Patients with Parkinson?s sing a new song

14 December 2010

Singing lessons as a form of treatment for people with Parkinson's disease? For speech language-pathologist and vocalist Merrill Tanner, it's always made sense.

Currently a PhD student at the University of Alberta's Faculty of Rehabilitation Medicine, Tanner is studying how singing can improve function and communication for patients with PD-and she's already seeing some positive results.

PD is typically a disease of the elderly, striking in the late 50s. The degenerative disorder hinders the body's ability to produce dopamine, a neurotransmitter that plays a key role in the body's message system. As the disease progresses, the brain is less and less able to tell body parts what to do.

In addition to symptoms such as tremor, slow movement and parkinsonian gait, patients will eventually lose the ability to speak and swallow-that's where Tanner's study comes in.

"Singing is more vigorous than speech, though it's the same mechanism," Tanner explains. "It's an energetic way to improve loudness, pitch variability, pitch range, breath support and more."

While practicing as a speech-language pathologist in at the Adult Speech Language Centre in Saskatoon, Saskatchewan, Tanner incorporated singing into her treatment for patients with PD. She began work at the Glenrose Rehabilitation Hospital in 2001 with patients who had PD, Alzheimer's or suffered a stroke. She started a weekly singing group for geriatric inpatients.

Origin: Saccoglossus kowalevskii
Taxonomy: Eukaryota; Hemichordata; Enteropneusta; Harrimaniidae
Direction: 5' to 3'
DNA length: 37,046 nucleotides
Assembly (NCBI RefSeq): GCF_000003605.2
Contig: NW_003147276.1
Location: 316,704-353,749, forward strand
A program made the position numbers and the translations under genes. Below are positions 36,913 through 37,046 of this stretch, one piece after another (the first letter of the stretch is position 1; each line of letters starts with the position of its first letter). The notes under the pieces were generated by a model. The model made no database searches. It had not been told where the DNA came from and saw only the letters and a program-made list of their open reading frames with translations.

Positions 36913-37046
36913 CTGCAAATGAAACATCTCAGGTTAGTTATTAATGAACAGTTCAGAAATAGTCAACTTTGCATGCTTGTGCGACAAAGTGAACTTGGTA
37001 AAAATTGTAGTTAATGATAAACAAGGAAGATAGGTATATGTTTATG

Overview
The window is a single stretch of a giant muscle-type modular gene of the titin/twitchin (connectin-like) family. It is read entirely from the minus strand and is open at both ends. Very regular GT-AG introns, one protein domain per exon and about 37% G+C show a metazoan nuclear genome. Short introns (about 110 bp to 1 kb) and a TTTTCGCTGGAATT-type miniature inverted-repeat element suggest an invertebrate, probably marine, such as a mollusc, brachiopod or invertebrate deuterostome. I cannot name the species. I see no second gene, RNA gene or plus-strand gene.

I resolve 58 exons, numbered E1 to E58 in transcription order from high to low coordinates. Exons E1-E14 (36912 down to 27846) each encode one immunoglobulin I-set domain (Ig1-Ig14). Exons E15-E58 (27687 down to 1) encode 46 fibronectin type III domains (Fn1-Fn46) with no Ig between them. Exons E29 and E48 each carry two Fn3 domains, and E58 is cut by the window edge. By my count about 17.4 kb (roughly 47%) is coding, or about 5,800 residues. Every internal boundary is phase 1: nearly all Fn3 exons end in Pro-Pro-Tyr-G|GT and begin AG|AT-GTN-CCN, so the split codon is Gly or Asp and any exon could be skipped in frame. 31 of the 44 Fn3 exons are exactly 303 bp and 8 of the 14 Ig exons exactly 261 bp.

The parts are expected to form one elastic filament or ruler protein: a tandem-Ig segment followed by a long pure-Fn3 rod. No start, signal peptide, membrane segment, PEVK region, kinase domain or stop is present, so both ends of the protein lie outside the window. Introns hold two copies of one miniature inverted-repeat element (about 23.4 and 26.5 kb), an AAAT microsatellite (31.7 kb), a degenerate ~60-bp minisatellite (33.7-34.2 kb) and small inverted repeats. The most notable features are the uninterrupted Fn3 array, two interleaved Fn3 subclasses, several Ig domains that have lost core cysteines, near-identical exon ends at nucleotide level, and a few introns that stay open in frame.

"Some people would question the use of singing in speech therapy. They'd ask me if I knew for sure that it was effective," says Tanner.

So Tanner decided to do the research herself. She approached a vocal teacher and asked him to conduct his usual half-hour singing lessons three times a week with a cohort of seven PD patients.

"It was very beneficial for the patients and they loved it," she smiles. "They'd go home and practice on their own time."

Tanner then made the decision to pursue a PhD in Rehabilitation Science at the U of A's Faculty of Rehabilitation Medicine, taking the study further and hosting her own group singing program for patients with PD.

"So far, I've seen some positive results; there's something about singing together-the unison effect-when there's more than one person, the words seem to flow better because you're together," she explains.

The singing lessons accommodate any level of musical ability, whether the PD patient is just a beginner or a high level musician.
"I also see the support group phenomenon happening. The people in the group come together and see others who are in the same situation. There is a bond and they support one another."

Tanner's research will continue in the new year as she hopes to complete her PhD in late 2011.

This story was covered in the November issue of Alberta Views.

About the University of Alberta Faculty of Rehabilitation Medicine
As the only free standing faculty of rehabilitation in Canada, the University of Alberta Faculty of Rehabilitation Medicine balances its activities among learning, discovery and citizenship (including clinical practice). A research leader in musculoskeletal health, spinal cord injuries and common spinal disorders (back pain), the Faculty of Rehabilitation Medicine aims to improve the quality of life of citizens in our community. The three departments, Occupational Therapy (OT), Physical Therapy (PT) and Speech Pathology and Audiology (SPA) offer professional entry programs. The Faculty offers thesis-based MSc and PhD programs in Rehabilitation Science, attracting students from a variety of disciplines including OT, PT, SLP, psychology, physical education, medicine and engineering.